Don’t Make These 8 Mistakes While Staging an Intervention in Athens, GA
If you’ve ever watched the A&E television show Intervention, you might be under the impression that interventions are almost always successful. About 98 percent of the people who have appeared on the show over the years have agreed to check themselves into a treatment center at the end of their intervention.
But if you’re in the process of staging an intervention in Athens, GA right now, you should know that interventions are not always as successful as they are when you see them on TV. In fact, the intervention that you’re putting together for your loved one could be a total disaster if you’re not careful.
There are certain mistakes people need to avoid making when staging an intervention for someone who is addicted to drugs or alcohol. Check out eight of the most common mistakes that people make when they stage an intervention below.
1. Staging It at the Wrong Time
When you’re staging an intervention in Athens, GA, you should make sure you do it at the right time. You should not do it when the person that you’re holding the intervention for is:
- Under the influence of drugs or alcohol
- Supposed to be at work or school
- Going through a breakup from a significant other
- Suffering from an illness
- Or dealing with anything else that could potentially distract them during the intervention
In a perfect world, you want an addict to be 100 percent focused on everything that’s said and done during an intervention. The last thing you want is for them to be thinking about something else entirely while everyone at the intervention is trying to talk to them.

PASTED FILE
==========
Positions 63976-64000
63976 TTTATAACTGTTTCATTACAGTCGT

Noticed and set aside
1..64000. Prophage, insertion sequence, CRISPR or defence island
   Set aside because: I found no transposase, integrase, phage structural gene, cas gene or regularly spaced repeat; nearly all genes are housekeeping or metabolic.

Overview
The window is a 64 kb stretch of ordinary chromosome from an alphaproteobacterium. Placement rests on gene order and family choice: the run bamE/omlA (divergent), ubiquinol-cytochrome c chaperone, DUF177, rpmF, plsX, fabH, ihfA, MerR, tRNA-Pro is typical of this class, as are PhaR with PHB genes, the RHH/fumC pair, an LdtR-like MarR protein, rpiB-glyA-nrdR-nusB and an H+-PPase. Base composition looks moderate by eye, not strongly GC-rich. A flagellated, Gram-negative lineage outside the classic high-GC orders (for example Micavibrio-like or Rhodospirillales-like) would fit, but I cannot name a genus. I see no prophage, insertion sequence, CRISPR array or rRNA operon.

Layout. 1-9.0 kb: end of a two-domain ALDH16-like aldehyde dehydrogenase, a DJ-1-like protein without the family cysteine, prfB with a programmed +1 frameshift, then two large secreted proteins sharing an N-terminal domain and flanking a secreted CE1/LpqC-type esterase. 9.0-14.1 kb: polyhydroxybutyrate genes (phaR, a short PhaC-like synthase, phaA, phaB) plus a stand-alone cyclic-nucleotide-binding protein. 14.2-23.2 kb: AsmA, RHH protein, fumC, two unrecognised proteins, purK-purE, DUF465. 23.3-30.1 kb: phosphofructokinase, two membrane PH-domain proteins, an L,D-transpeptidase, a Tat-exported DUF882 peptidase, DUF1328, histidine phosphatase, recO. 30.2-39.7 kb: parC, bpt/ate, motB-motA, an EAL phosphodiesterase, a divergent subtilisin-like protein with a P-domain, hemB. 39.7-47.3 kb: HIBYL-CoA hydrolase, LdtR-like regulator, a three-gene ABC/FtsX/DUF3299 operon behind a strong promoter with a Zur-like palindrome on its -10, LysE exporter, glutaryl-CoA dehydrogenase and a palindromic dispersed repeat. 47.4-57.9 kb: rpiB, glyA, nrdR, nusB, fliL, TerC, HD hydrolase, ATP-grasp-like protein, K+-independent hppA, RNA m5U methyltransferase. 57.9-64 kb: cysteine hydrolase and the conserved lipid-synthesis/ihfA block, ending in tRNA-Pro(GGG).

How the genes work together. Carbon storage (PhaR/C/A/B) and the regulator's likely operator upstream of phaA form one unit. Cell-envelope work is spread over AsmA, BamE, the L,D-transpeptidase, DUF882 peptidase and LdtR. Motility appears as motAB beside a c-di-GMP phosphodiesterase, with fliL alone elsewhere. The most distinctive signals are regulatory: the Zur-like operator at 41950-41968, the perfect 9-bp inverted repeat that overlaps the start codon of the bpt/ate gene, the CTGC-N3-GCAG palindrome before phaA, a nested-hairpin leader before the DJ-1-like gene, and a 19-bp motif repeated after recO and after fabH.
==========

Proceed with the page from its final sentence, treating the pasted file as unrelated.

2. Inviting the Wrong People to It
Who is the addict in your life most likely to listen to during an intervention? Ask yourself that question early and often when staging an intervention.
You don’t want to invite too many people to an intervention since it could potentially overwhelm the addict and make them feel uncomfortable. But you should consider inviting their close family members, like their spouse, parents, and siblings, along with any close friends who might have something valuable to share.
You should not, on the other hand, invite anyone who the addict doesn’t get along with or anyone who is going to bring the intervention down by doing little more than criticizing the addict.
3. Holding It Without Professional Help
There are some people who choose to stage interventions without bringing any professional help on board. It can be done if you do enough research ahead of time and learn everything there is to know about staging a successful intervention.
But more often than not, it’s a good idea to hire a professional interventionist who can guide your group along throughout the course of your intervention. They can plan out each and every aspect of it and ensure you don’t make any of the mistakes listed here.
4. Skipping a Rehearsal For It
In the days leading up to an intervention, you should strongly consider holding a dress rehearsal for it so that you can make small changes to it to make it more effective.